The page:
Earlier this month, the Supreme Court upheld the legality of the PROMESA Fiscal Oversight and Management Board in a ruling in which the Court concluded that the members of the Board are not “officers of the United States.”
“Officers of the United States” are, according to the Appointments Clause of the U.S. Constitution, to be chosen by the President of the United States and approved by Congress. Other kinds of officers don’t have to be approved by Congress.
The Supreme Court determined that the Board members were dealing simply with local issues and were not officers of the United States. “The government of Puerto Rico pays the board’s expenses, including the salaries of its employees,” wrote Justice Breyer.
Justice Sotomayor, whose parents were born in Puerto Rico, agreed with the ruling, but wrote a 24-page brief expressing discomfort with some of the conclusions drawn “I am skeptical that the Constitution countenances this freewheeling exercise of control over a population that the federal government has explicitly agreed to recognize as operating under a government of their own choosing, pursuant to a constitution of their own choosing,” she wrote.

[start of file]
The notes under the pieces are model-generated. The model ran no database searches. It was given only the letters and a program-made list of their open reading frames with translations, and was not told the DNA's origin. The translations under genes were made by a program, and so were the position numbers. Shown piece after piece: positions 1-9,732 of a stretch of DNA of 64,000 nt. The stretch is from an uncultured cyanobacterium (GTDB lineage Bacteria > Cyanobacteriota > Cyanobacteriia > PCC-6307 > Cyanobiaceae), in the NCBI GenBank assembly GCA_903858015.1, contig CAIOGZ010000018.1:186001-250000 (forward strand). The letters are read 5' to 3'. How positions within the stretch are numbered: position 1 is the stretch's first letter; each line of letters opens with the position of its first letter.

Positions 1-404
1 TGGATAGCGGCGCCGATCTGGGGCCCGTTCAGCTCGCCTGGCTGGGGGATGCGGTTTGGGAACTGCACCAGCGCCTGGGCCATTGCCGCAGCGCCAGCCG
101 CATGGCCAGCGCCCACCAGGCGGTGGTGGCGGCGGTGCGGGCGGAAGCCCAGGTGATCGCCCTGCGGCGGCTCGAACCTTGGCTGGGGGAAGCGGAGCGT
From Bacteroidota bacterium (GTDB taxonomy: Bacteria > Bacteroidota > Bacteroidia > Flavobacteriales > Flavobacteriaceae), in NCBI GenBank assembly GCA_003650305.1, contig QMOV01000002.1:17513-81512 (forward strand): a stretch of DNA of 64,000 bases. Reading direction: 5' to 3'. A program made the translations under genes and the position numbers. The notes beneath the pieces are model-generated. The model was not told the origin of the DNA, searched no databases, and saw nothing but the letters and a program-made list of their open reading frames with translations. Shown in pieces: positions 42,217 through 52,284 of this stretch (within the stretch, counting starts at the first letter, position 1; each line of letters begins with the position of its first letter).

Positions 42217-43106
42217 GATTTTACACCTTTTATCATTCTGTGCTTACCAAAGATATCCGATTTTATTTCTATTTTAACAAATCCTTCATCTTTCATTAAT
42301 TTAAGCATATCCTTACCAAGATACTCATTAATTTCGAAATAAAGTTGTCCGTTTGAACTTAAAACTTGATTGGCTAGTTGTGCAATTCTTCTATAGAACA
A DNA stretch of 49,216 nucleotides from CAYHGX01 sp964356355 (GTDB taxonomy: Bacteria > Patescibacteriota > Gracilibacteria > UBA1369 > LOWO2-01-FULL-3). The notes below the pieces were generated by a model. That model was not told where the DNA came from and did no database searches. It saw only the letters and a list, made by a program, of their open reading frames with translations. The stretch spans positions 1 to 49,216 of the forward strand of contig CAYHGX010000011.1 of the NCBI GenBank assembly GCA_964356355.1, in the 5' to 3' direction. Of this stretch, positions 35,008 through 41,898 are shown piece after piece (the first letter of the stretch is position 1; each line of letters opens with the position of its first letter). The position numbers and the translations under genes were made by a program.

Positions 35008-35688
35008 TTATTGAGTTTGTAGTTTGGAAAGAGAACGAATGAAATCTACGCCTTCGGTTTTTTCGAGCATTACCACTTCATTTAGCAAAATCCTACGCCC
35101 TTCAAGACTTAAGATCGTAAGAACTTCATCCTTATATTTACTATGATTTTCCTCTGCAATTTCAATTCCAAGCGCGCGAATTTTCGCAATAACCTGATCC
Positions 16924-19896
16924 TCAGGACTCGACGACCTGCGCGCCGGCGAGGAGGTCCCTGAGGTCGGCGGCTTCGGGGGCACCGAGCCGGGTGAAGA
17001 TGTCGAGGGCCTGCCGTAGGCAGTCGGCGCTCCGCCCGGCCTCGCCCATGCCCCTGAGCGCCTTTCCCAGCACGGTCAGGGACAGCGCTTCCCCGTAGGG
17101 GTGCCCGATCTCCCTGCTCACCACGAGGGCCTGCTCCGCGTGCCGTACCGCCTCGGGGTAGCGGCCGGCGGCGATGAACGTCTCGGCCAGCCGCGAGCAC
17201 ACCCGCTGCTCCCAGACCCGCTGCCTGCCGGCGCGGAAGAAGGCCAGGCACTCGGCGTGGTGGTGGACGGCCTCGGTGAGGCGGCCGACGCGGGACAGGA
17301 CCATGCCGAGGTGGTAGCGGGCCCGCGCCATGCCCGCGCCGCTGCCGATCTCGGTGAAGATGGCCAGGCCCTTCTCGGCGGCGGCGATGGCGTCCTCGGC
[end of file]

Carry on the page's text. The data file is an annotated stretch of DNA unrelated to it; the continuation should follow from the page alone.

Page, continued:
The Board is now able to continue its work without interruption.
Puerto Rico sues the board
Almost as soon as the Supreme Court decision took the heat off the Board, Governor Wanda Vazquez Garced filed lawsuits questioning the Board’s decisions to reject six territory laws. The laws increased pay for fire fighters, regulated pharmacies and medical practices, offered incentives to keep healthcare workers on the Islands, set drug prices, and extended workers’ vacation and sick time accumulation.
The governor held that these actions by the board constituted “micromanagement” and were outside the proper purview of the Board.
Oversight Board Executive Director Natalie Jaresko responded by stating that “[t]he government has repeatedly tried to redefine and limit the oversight board’s authority and narrow its mandate under PROMESA.”